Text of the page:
Your Biggest Fan,

Kelly

P.S. Click on the books below to purchase! Happy reading!!!!!

Olive Kitteridge by Elizabeth Strout

The Girl He Used To Know by Tracey Garvis Graves

The Testaments by Margaret Atwood

Post Summer Catch Up With Kelly

A stack of books viewed from the side

September 5, 2019

Dear Mr. Hemingway,

It has been weeks since my last letter to you. Time flies by when you are on vacation, spending time with friends and family, and reading wonderful books! Nevertheless, summer is over 😢😢 and fall is in the air 😁😁. Today, I thought it would be great to recap a bunch of books that I’ve read recently. Now is the time to get everyone’s fall TBR piles stacked and ready to go. I look forward to writing to you often this fall Mr. H.

Until Next time!

Your Biggest Fan,

Kelly

P.S. I am looking forward to everyone’s comments on this post. I would love to know what everyone is reading!


The Perfect Wife
by JP Delaney is a fantastic read. What started off as a thriller, quickly turned into so much more. Abby, a mother, surfer, and artist wakes up one day dazed and confused. She has no idea who she is or where she is. Her husband gently informs her of an accident that happened many years ago. Before I go any further, The Perfect Wife is the kind of book to read without knowing too much going into it. I was pleasantly greeted with surprises, twists, and sharp turns along the way. Without divulging too much information, I will say that this book is filled to the brim with mystery surrounding Abby and her tech-savvy husband. Delaney’s story is so intriguing that you will be hooked from page one. It is the perfect blend of domestic noir with a splash of sci-fi and the unconditional love of a mother. I had an extremely difficult time putting this fast-paced novel down. I highly recommend this read. It is crazy different and crazy good! Thank you to Random House (Ballantine Books) via Netgalley for an early look at this book. It is out now!!!!!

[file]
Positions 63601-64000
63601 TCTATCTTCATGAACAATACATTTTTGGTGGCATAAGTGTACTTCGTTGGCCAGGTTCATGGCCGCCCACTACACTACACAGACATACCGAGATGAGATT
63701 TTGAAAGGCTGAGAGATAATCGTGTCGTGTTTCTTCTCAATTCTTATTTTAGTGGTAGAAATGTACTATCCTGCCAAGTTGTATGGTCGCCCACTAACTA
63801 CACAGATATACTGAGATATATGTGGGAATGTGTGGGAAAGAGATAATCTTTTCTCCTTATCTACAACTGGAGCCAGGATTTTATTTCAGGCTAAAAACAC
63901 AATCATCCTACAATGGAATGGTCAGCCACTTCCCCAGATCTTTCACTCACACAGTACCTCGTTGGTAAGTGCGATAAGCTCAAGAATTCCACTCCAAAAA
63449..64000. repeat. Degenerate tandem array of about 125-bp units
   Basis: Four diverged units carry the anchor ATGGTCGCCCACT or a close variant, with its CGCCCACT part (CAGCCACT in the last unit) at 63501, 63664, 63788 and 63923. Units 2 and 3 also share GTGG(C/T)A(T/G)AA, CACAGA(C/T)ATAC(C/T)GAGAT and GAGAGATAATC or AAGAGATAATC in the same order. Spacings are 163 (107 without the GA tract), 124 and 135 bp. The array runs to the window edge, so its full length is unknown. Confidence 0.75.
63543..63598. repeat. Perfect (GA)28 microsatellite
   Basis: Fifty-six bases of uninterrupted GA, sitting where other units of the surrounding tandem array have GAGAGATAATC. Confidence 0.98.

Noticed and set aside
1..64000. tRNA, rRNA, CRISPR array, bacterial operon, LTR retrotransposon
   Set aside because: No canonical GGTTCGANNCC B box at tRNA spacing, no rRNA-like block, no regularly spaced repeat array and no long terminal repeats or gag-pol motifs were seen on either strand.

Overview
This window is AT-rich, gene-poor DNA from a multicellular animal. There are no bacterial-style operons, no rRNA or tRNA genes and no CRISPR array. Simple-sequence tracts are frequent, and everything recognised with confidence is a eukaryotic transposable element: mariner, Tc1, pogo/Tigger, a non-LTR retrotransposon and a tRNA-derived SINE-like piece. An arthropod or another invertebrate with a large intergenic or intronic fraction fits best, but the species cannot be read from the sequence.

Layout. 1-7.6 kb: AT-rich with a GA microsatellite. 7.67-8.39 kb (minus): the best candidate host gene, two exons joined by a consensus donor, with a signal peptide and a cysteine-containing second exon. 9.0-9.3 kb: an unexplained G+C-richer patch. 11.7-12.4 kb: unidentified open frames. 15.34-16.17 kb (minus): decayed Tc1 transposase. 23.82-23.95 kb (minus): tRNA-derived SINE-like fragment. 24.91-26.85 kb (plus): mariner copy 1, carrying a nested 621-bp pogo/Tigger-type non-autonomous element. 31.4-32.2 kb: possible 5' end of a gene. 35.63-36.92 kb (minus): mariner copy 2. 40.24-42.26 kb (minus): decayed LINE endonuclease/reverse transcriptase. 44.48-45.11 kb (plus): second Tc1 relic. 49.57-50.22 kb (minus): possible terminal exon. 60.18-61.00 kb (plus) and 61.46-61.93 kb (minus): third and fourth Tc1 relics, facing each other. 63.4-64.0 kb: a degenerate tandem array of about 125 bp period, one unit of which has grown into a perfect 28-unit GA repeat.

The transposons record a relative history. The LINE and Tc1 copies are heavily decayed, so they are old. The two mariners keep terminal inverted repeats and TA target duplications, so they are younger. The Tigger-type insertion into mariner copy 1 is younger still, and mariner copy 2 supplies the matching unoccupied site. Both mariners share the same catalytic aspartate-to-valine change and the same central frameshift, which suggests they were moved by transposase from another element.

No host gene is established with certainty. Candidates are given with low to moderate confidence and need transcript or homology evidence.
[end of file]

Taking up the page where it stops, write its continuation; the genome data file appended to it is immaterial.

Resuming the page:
P.S. Click here to purchase The Perfect Wife by JP Delaney

Wow!!!!!! The Unbreakables by Lisa Barr was an amazing read for me this summer. First of all, the cover alone had me at “Hello”! In addition to my cover love, Barr’s book was overflowing with passion, betrayal, and self-discovery (this is my jam). The story follows Sophie Bloom, a 42-year-old mother who discovers on her birthday that her husband has been having multiple (and I mean multiple) affairs. So what does she do??????? Sophie takes off for France to rediscover who she really is and what her life is now going to look like. Cheating husbands and marriages falling to pieces are not new themes in the world of fiction (or nonfiction). Barr manages to take it a step further by untangling the roles of infidelity, love, and friendship with her characters. Mt recommendation is to jump right on in with this book. It is fast, engaging, and “unputdownable”. Go grab it now!!!!

P.S. Click here to purchase The Unbreakables by Lisa Barr.

I am an absolute sucker for the classic frenemies turn lovers romance story. Nina Bocci’s new book, On the Corner of Love and Hate, met my romance reading needs this summer. Emmanuelle and Cooper have been friends since they were kids. Now that they are back in their childhood hometown and working in the same office, Emmanuelle realizes just how much of a grudge she holds against Cooper. When Cooper decides to run for town Mayor, Emmanuelle takes on the difficult job of managing his campaign and his personal life. Bocci’s story follows these two bickering “friends” as they both navigate the campaign trail and their feelings towards one another. As it gets closer to voting time, Emmanuelle needs to make some personal decisions that will have an impact on moving forward with Cooper and the race to a campaign victory.

I absolutely adored On the Corner of Love and Hate by Nina Bocci. I loved all the characters in this small town romance story. The political backdrop was the perfect setup for Emmanuelle to figure out her true feelings for Cooper. Their relationship had the exact amount of wit, charm, and sarcasm to keep the pages turning. The romance was sweet and the steam level was extremely mild. Bocci’s story is an easy-breezy read that will leave you grinning from ear to ear. I look forward to future books from this author. Thank you to Gallery Books via Netgalley for the advanced read of this book in exchange for an honest review.

P.S. Click here to purchase On the Corner of Love and Hate by Nina Bocci